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1 January 2010 Digital Photography Improves Consistency and Accuracy of Bat Counts in Hibernacula
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Abstract

The size and distribution of measurement errors associated with major techniques for estimating numbers of hibernating bats are unstudied, although this is the principle method of enumerating several endangered bat species. However, decisions concerning the listing status of a species under the Endangered Species Act require consistent and accurate estimation of population size and trends. Recent advances in digital photography have improved the ability to produce a quantitative record of the numbers of bats in hibernacula. We surveyed clusters of Indiana bats in a hibernaculum and compared results from counts of digital photographs of clusters to results from 4 variations of visual estimation. We counted bats in photographs using Geographic Information System digitization over the photograph. Total counts from 2 sets of photographs varied by <1.5%. Nonphotographic estimation techniques varied from 76% to 142% of counts from photographs for clusters for which estimation (rather than counting) was used. Where feasible, photography can improve status and trend information for species of concern, permitting more timely and specific management actions.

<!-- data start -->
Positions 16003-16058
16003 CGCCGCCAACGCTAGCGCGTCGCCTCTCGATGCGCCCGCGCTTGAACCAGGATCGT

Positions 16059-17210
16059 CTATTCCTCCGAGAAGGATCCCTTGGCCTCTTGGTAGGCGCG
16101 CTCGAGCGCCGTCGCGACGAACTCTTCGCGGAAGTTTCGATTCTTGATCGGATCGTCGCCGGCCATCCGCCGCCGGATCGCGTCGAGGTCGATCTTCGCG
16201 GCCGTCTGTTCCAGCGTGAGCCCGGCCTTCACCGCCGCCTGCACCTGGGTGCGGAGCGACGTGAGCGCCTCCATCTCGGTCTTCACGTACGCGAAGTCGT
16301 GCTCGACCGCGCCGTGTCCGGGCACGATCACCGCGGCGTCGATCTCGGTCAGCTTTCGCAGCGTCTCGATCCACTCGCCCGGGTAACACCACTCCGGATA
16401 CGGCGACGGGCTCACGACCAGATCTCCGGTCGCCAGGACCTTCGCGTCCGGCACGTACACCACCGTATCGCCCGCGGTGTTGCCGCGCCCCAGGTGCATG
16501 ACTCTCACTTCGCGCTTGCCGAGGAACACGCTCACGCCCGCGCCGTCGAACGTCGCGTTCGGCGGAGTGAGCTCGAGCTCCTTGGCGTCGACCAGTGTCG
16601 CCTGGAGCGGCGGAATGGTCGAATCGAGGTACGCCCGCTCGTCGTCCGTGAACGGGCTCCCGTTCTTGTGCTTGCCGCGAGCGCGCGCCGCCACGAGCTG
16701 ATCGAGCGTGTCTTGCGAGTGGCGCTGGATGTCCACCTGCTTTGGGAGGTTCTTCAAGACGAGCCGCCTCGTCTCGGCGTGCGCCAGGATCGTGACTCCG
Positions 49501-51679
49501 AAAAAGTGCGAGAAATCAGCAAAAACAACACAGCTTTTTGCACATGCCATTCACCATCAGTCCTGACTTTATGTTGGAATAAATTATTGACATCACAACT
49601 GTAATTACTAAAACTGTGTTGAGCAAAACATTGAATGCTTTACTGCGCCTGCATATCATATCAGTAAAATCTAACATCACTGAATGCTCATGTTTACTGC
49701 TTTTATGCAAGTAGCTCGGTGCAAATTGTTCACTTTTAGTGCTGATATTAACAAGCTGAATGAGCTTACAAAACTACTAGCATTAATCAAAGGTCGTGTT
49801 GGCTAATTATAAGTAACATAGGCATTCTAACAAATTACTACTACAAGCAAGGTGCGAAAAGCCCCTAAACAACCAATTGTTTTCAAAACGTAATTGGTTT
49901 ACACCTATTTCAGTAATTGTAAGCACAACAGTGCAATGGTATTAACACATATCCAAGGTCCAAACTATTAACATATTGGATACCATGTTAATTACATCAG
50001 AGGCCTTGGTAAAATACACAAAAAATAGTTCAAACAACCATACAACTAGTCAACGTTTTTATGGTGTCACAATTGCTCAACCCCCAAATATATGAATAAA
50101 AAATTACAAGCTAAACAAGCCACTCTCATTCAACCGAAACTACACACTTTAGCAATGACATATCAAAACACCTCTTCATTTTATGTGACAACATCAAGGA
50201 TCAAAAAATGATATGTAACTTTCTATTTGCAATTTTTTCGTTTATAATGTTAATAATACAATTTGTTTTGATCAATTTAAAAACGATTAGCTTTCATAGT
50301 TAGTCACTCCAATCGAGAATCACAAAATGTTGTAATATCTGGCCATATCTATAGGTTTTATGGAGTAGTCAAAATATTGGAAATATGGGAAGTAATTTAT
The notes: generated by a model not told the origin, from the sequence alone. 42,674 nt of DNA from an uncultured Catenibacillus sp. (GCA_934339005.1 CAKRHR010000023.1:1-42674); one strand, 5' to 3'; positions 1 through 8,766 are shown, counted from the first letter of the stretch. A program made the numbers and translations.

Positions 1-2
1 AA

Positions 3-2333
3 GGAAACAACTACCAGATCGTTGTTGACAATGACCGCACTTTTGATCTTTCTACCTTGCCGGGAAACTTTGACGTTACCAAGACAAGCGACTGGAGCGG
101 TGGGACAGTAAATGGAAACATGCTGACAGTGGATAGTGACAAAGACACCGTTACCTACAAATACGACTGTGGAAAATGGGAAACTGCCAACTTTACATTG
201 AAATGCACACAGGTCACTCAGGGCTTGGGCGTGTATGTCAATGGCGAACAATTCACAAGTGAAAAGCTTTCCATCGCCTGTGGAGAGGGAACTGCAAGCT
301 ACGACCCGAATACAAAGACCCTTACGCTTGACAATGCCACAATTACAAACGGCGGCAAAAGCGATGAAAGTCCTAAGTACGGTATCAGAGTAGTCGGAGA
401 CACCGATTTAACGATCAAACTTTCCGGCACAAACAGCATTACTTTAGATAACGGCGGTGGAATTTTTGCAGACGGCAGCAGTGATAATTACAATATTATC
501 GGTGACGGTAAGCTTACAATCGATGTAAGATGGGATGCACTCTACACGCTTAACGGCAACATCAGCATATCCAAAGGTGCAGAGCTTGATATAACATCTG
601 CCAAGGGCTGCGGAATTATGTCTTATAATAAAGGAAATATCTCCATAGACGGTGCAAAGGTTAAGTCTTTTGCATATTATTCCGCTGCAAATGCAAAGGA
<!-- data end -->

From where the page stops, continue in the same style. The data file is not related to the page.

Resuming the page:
Vicky J. Meretsky, Virgil Brack Jr., Timothy C. Carter, Richard Clawson, Robert R. Currie, Traci A. Hemberger, Carl J. Herzog, Alan C. Hicks, Joseph A. Kath, John R. Macgregor, R. Andrew King, and David H. Good "Digital Photography Improves Consistency and Accuracy of Bat Counts in Hibernacula," Journal of Wildlife Management 74(1), 166-173, (1 January 2010). https://doi.org/10.2193/2008-306
Published: 1 January 2010
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